Vindicating Jesus?

The story is told in Luke 9:52-56 of Jesus and his disciples heading toward Jerusalem but seeking to stay in a Samaritan village along the way. Jesus was, by this time, a “rock star” in those parts of the world—a bona fide celebrity with whom people loved to rub shoulders. His ministry was firmly established, and word of his fantastic signs and miracles was widespread. While his teaching provoked the religious people of his day, even some of them secretly followed him, and others, especially the poor and sick and even the loose-living folks who would never set foot in a church, clamored to be near him, if only to touch his robe. Maybe it is not all that different than how we act around celebrities.

Fighting Prejudice with Dignity and Respect

Although Jesus’ fellow Jews despised the Samaritans, he went out of his way to buck that prejudice. Early in his ministry, he refused to avoid Samaria on a trip but passed directly through, striking up a conversation and having a drink of water with a Samaritan woman.  His interaction with her was so winsome and unexpected that she and her neighbors asked Jesus to stay over for a few days and teach them some more (John 4:16-40).

And unlike other rabbis, Jesus did not condemn Samaritans or make them the punchline of a joke; rather, he portrayed them with dignity and respect.  After all, in his story about a man beaten and robbed on the road from Jerusalem to Jericho, it was not the Jewish priest or lay minister who understood how to be a good neighbor to their wounded countryman, it was only the “good” Samaritan (Luke 10:25-37). And when Jesus healed ten lepers, most of whom were undoubtedly fellow Jews, only one Samaritan had the good manners to come back and say thanks (Luke 17:11-19).

So it is surprising that this Celebrity who had shown kindness to the Samaritans would be rejected when he asked to stay again in one of their villages on his way to Jerusalem.  It infuriated Jesus’ disciples:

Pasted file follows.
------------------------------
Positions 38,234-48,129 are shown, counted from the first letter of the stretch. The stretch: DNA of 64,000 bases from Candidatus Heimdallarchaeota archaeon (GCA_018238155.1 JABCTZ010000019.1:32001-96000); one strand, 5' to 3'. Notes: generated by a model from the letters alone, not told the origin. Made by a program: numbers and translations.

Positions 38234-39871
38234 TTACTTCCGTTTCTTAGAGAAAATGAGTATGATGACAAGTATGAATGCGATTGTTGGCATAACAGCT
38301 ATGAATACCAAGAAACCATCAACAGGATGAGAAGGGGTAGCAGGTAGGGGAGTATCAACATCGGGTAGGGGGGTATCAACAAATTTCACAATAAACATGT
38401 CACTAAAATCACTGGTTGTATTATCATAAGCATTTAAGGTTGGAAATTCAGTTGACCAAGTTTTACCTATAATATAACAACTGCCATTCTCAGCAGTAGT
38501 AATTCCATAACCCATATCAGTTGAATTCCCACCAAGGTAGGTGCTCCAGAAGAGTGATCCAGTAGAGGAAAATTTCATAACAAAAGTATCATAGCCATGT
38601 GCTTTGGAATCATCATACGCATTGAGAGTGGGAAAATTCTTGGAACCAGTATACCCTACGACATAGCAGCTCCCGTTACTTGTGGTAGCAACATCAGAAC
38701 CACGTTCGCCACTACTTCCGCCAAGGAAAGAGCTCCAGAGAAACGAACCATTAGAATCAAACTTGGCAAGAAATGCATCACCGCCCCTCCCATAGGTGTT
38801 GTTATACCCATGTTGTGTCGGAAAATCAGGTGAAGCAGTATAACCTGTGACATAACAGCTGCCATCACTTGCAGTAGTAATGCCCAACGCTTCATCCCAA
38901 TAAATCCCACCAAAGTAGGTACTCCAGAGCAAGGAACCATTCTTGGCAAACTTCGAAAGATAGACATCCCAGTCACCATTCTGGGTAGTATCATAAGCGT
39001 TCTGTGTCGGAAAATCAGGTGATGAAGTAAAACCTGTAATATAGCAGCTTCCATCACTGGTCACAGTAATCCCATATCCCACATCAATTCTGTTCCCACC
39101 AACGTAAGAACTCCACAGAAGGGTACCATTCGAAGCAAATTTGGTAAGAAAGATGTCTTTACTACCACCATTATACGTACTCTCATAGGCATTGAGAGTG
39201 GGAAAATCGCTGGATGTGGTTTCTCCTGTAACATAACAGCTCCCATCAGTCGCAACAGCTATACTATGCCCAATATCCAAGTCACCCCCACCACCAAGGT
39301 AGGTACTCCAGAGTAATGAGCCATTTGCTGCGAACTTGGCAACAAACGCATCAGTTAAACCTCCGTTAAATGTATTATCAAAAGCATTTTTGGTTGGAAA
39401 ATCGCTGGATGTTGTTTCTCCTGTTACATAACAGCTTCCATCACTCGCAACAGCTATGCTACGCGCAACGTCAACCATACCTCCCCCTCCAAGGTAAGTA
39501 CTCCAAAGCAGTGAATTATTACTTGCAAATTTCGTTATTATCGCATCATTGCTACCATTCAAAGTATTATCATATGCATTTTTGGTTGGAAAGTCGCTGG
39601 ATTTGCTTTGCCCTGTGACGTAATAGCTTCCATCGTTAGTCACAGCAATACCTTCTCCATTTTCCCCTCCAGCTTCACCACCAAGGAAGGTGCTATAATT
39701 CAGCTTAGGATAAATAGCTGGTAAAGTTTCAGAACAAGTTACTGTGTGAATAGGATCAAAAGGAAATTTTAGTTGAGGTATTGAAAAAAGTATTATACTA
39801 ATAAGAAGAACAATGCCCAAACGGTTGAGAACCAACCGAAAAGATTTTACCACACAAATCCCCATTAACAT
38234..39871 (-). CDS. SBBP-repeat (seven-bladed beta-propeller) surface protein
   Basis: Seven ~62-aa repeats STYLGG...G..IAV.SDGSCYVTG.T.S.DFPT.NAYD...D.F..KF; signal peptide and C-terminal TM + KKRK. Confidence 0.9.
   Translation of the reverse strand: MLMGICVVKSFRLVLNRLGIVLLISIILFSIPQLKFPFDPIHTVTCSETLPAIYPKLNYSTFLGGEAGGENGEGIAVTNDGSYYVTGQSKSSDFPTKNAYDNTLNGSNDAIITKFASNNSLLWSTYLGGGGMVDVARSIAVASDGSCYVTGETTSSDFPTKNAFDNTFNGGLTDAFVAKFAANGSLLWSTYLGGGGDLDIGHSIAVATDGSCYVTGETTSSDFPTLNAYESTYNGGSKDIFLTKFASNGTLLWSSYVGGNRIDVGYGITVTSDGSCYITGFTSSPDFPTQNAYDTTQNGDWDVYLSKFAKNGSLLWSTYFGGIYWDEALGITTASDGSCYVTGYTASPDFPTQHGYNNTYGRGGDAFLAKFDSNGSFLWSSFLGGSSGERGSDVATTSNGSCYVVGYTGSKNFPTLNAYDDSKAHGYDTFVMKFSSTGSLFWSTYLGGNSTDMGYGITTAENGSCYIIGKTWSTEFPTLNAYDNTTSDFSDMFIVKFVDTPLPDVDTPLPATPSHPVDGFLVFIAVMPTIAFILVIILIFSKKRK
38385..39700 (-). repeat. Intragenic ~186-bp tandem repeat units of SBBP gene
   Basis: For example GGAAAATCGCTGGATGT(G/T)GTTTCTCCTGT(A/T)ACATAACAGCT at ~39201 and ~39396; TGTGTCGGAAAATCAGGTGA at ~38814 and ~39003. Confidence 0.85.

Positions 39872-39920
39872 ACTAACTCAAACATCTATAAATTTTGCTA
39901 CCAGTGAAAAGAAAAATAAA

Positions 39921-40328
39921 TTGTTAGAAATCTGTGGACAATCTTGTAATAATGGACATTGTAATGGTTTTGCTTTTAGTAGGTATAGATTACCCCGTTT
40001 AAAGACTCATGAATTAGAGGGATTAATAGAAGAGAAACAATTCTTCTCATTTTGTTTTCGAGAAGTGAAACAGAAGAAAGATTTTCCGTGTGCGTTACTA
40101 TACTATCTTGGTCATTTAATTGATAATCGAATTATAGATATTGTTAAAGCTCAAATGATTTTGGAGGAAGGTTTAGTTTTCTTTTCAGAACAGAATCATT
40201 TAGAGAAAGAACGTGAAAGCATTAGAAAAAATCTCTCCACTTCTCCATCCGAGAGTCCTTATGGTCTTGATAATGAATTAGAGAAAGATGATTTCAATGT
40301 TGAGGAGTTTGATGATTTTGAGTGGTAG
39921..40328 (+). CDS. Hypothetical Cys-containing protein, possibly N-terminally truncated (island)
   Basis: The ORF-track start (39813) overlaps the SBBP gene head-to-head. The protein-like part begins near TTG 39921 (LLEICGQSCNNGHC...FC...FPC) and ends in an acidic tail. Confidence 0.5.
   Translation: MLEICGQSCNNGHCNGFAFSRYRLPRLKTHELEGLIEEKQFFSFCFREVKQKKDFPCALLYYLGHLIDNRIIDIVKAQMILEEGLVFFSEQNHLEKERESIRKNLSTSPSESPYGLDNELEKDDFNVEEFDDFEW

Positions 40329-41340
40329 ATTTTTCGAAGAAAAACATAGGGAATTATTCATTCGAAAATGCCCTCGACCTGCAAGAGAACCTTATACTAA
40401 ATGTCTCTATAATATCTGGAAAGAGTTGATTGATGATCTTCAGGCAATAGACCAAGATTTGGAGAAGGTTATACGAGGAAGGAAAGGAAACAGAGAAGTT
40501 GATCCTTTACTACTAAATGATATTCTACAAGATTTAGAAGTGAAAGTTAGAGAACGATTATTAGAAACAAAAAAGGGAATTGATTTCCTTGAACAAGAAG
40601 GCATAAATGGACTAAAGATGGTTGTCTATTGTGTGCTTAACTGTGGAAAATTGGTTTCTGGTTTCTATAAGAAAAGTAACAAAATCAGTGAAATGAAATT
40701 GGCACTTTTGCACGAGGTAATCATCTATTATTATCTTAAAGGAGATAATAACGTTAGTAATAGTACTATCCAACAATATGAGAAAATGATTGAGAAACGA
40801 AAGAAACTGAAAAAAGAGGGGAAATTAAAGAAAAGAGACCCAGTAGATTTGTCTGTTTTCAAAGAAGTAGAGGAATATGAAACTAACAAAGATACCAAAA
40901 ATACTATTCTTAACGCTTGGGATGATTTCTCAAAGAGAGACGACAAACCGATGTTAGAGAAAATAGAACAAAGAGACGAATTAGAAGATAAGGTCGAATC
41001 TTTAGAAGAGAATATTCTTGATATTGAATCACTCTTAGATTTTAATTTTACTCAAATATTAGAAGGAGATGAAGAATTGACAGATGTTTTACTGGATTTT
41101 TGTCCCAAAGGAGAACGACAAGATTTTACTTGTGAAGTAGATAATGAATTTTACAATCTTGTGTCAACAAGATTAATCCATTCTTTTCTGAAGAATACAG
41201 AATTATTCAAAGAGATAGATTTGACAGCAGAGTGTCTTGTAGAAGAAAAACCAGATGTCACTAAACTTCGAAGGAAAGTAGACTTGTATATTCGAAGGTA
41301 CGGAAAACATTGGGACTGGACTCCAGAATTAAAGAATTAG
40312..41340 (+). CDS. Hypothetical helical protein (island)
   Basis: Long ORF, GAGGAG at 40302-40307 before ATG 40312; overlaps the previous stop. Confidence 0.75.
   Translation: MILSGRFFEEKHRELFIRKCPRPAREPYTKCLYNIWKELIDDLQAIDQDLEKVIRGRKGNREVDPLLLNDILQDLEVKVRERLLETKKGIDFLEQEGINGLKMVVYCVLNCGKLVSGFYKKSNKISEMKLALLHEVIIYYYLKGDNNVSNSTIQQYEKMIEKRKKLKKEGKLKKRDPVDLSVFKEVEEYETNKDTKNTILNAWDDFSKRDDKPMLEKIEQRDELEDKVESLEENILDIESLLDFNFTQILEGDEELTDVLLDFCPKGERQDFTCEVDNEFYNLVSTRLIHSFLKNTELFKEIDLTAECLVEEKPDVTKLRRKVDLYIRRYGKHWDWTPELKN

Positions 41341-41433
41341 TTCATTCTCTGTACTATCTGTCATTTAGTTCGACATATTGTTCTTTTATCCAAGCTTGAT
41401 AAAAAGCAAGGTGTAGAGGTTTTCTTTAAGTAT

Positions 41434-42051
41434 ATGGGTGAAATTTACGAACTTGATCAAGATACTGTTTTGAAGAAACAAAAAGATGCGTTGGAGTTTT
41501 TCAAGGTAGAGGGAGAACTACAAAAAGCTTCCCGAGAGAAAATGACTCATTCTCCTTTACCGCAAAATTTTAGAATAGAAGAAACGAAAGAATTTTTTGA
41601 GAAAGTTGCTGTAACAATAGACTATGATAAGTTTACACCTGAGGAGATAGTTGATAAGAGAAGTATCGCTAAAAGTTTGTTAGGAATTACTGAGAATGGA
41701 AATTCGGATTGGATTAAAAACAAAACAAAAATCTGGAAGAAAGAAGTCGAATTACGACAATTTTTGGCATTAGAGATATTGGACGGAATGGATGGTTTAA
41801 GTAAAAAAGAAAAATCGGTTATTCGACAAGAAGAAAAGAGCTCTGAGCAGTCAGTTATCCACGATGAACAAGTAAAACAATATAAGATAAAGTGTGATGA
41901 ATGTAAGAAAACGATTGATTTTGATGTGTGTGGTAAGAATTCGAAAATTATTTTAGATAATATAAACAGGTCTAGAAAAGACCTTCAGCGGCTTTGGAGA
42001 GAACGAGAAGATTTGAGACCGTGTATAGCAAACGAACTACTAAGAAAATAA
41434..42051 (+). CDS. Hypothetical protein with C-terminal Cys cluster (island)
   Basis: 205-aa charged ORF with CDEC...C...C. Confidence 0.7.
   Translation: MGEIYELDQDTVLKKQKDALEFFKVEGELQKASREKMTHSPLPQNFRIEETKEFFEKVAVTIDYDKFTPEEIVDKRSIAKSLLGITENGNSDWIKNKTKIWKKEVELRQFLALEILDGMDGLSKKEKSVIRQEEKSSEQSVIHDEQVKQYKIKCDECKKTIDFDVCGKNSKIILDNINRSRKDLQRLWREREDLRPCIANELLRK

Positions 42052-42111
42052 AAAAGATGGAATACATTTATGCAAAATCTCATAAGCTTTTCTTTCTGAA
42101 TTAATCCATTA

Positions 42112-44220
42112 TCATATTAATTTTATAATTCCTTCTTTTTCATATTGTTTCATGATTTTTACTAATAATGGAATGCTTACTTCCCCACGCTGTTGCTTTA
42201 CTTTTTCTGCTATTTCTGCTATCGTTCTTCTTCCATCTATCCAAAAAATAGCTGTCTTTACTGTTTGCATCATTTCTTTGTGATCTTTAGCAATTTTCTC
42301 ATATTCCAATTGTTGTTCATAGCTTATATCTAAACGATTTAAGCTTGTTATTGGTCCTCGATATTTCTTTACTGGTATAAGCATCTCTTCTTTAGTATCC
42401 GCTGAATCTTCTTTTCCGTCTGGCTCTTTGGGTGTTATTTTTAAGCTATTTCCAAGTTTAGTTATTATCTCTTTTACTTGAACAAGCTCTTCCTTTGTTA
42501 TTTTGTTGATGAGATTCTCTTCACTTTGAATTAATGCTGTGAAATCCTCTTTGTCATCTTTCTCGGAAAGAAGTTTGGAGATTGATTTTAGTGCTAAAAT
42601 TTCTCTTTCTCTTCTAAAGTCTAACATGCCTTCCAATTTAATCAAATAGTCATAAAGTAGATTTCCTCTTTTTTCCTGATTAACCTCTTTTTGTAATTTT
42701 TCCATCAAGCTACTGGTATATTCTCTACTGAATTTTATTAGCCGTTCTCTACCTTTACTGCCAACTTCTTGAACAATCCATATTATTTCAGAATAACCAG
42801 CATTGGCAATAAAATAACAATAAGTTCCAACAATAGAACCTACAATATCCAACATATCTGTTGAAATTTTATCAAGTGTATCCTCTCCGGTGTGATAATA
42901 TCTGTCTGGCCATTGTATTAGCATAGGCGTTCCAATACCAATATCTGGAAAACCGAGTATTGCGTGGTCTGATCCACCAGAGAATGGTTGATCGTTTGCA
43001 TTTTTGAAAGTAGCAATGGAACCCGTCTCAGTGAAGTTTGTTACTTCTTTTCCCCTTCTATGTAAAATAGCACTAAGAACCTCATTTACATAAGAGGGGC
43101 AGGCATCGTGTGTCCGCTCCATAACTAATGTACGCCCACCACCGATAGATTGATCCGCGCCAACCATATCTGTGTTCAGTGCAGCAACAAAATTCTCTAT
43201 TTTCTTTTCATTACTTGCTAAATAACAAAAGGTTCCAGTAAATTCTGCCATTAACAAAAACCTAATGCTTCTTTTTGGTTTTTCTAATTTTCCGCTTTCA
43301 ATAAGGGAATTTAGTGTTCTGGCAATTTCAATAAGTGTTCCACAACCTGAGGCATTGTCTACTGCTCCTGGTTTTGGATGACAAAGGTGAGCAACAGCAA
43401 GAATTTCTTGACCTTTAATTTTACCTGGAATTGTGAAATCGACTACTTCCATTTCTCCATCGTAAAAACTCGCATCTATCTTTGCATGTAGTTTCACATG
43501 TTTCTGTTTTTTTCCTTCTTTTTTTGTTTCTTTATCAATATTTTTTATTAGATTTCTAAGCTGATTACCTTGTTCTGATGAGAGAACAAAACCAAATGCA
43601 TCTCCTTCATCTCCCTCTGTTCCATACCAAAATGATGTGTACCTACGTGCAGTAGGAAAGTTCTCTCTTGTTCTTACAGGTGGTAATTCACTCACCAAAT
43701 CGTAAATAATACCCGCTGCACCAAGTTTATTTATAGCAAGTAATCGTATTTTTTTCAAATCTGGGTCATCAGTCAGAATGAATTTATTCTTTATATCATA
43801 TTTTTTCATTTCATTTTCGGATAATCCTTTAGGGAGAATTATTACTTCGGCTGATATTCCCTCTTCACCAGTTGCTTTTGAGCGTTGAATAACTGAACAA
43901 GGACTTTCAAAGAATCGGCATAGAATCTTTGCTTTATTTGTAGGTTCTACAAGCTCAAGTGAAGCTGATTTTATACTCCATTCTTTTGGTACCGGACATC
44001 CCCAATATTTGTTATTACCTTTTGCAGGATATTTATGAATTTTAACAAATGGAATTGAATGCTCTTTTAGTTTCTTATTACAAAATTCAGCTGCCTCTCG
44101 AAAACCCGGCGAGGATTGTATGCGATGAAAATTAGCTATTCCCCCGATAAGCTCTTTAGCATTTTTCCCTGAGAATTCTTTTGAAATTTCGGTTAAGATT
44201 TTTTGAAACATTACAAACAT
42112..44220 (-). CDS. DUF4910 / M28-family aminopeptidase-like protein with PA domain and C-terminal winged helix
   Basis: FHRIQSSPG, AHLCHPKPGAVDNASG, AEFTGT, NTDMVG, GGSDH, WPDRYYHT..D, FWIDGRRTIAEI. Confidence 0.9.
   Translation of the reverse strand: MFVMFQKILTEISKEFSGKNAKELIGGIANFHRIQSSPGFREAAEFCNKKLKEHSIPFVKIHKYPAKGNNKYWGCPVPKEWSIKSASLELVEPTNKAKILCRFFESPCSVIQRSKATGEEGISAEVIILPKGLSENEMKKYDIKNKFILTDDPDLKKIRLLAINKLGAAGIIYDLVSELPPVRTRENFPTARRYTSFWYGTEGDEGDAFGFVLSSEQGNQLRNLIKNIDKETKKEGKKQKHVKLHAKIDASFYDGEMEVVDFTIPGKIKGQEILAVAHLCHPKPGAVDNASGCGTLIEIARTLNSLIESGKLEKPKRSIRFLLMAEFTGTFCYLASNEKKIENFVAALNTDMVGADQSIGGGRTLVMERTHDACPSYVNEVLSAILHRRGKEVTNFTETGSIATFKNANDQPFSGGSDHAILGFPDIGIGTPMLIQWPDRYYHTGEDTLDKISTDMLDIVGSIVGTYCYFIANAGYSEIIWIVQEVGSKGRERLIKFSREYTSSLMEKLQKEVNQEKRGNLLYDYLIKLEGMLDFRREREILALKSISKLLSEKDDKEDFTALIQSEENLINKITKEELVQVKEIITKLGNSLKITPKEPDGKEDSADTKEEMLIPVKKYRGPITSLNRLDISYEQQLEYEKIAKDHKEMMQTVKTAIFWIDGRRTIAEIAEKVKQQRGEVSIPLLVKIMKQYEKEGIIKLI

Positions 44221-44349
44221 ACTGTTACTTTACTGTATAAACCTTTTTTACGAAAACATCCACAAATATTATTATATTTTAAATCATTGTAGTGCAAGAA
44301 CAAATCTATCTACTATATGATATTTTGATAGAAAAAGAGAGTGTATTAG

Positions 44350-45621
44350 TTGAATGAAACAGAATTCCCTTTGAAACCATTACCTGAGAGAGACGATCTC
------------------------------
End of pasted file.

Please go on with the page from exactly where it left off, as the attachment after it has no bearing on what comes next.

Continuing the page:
But they did not receive Him, because He was traveling toward Jerusalem. When His disciples James and John saw this, they said, “Lord, do You want us to command fire to come down from heaven and consume them?” But He turned and rebuked them. (Luke 9:52-56) [Some manuscripts add that Jesus also said “You do not know what kind of spirit you are of, for the Son of Man did not come to destroy men’s lives, but to save them.”][1]

In their reaction to rejection, the disciples were essentially saying “Let us blast these people, Jesus, and make them acknowledge who you are.”  We may try to sugar coat it, but sometimes we Christians are not much different than the disciples, acting as if Christ and his kingdom need a sensational or irresistible vindication, if not with vociferous, “in-your-face” evangelism and Bible thumping, then perhaps through legislation or judicial decision.

But Jesus did not want or need his first disciples to vindicate him then, and he does not want or need us to vindicate him now. That is not his spirit, he says. And if we are really his followers, then we will show his spirit by living the way he taught us to live.  At its essence, that entails loving other people by treating them the way we want to be treated (Matthew 7:12; Galatians 5:14). Live the life! Then, people will be much more likely to listen and get an accurate glimpse of Jesus when we talk about him.  And that would really be Good News.

[1] See, e.g., New American Standard Bible